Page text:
That said, I think your thoughts on it are very creative . . . and hey . . . it's that kind of thinking whereby new things get invented! I'll be interested to read Doc Hoy's thoughts on this when he chimes in . . . after all, Doc is the only one I know who can buy a pistol, have "extra parts" fall out and end up with it working perfectly! Seriously .. . . he has some very insightful "engineering thoughts" at times on things and I wouldn't be surprised if he will have some interesting suggestions.

Interesting Bill . . . anxious to see where this leads!
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Old July 29, 2013, 01:10 PM   #3
Bill Akins
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Thanks for your thoughts on it BBB. But I don't think the hammer being cocked over a live chamber, and then having to carefully lower the hammer to a safe position after firing a time or two would be a problem. It would be the same thing if you were hunting with any semi-auto and you fired a time or two. You'd still have a (internal or exposed) hammer cocked over a live round in the chamber and have to make the weapon safe.

I've brought this up before here in another old thread entitled "Muzzleloading semi-auto/full auto concepts" that went on for 8 pages discussing the concept of turning a BP revolver and non revolver into a semi auto, at this link....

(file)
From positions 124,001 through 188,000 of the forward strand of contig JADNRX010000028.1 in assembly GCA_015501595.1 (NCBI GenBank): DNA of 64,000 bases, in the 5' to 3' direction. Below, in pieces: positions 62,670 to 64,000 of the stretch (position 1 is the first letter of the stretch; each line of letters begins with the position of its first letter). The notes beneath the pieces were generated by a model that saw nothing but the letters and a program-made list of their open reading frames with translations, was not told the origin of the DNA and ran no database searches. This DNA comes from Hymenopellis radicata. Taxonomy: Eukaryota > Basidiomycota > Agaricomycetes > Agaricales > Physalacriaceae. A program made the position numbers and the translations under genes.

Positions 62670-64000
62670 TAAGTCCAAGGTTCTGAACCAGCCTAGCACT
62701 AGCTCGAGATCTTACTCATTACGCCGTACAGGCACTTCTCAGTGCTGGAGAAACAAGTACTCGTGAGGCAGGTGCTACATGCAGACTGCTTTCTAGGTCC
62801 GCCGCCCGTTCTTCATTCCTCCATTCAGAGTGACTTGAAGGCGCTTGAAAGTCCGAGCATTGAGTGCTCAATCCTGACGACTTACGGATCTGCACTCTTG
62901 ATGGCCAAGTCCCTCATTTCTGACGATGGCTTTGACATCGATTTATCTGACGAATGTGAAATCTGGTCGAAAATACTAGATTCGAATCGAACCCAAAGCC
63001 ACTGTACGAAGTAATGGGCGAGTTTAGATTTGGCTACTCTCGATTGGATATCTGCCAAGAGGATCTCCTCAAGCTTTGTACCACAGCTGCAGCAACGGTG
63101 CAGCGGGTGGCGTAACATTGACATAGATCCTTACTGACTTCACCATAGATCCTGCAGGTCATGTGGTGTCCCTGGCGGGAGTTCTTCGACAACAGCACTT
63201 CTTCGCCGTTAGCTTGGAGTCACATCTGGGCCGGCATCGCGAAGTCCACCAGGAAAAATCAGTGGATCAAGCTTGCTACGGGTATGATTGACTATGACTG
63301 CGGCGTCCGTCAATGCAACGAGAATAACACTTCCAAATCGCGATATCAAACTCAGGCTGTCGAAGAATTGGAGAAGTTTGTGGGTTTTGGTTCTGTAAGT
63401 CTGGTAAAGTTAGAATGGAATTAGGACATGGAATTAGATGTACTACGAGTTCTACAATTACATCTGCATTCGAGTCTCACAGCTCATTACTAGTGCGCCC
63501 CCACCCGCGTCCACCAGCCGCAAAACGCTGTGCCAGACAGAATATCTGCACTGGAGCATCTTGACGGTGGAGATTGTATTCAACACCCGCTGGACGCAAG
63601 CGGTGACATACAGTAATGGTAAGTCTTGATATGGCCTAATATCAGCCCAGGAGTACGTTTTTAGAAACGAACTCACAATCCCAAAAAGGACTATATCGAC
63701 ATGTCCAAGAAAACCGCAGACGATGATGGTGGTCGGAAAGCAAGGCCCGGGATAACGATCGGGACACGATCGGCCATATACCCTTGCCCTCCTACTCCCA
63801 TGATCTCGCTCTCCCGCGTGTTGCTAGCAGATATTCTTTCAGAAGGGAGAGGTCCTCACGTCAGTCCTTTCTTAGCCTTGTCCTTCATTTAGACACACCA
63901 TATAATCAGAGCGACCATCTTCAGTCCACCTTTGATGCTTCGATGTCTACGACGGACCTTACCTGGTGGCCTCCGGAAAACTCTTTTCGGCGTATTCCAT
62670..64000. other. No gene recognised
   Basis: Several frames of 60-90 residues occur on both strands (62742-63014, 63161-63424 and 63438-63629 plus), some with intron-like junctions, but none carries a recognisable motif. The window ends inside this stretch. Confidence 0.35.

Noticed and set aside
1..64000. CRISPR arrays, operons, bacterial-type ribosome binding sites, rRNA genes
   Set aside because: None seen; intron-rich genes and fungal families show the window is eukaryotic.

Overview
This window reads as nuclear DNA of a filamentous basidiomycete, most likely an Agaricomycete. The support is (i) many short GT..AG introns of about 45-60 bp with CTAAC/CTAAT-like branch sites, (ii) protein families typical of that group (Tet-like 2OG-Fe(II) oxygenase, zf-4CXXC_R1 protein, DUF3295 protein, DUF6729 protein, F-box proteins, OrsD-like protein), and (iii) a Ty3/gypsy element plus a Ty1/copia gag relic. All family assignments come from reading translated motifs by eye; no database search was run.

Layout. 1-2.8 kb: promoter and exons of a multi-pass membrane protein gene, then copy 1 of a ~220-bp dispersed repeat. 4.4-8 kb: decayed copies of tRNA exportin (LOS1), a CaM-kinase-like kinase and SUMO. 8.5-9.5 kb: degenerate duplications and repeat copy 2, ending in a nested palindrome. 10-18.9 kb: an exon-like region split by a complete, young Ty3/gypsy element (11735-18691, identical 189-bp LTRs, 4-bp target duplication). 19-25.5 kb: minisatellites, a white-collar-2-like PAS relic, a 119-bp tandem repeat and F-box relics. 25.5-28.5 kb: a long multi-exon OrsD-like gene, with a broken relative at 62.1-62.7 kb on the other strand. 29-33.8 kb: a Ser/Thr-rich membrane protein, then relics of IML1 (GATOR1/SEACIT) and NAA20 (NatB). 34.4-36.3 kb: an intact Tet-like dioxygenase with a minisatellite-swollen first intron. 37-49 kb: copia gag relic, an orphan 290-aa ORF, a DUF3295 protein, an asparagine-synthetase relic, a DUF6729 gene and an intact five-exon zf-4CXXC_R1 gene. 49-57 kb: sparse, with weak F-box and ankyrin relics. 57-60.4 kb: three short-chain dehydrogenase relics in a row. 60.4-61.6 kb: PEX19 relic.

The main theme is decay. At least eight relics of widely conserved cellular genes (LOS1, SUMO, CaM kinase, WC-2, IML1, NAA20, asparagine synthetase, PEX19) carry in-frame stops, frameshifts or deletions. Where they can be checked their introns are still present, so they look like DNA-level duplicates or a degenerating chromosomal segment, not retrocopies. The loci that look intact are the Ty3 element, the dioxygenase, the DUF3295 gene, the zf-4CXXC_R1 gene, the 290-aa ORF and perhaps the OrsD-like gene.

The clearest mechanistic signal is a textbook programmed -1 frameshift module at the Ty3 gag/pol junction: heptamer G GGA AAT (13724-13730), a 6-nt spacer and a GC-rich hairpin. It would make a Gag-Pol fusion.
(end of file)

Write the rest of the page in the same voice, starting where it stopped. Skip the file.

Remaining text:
http://thefiringline.com/forums/showthread.php?t=460489

But I didn't resurrect that thread because a lot of my pictures from that thread don't show up anymore since "Webshots" where I used to upload my pictures closed down. Now I use photobucket for that, but it messed up a lot of my old threads due to the pics no longer showing up. Some of the pics that I copied directly from the internet still show up, but none of the ones I uploaded to Webshots do. And some of the critical pics were the diagrams and drawings I drew, and none of those show up now. I still have them, but too much hassle to upload them all over again to webshots and I can't replace them into my old thread anyway since it is too old to allow me to edit it.

I know that drilling out the nipples to have a larger nipple hole would work because one time I was shooting one of my old BP revolvers I no longer have, and it was either the Walker or the G&G, (can't remember), but on one of them one time I loaded a heavy charge and it caused the hammer to either cock fully, or go to half cock (also can't remember which). But the point is, I know the nipple blowback either fully cocked or half cocked the hammer. And that was WITHOUT drilling out the nipples to have a larger hole.

Of course as I mentioned in my earlier thread, that would be a very forceful and abrupt way to cock the hammer and I have no idea what affect that might have regarding galling or wear on the parts doing that. Some sort of less abrupt method would be optimal of course, but I'm thinking of trying the drilled out nipples since that would be the easiest and simplest way. That's not a problem since I'd just start with the smallest drill bit at first and work my way up between test fires until it got to the point where it would cock the hammer.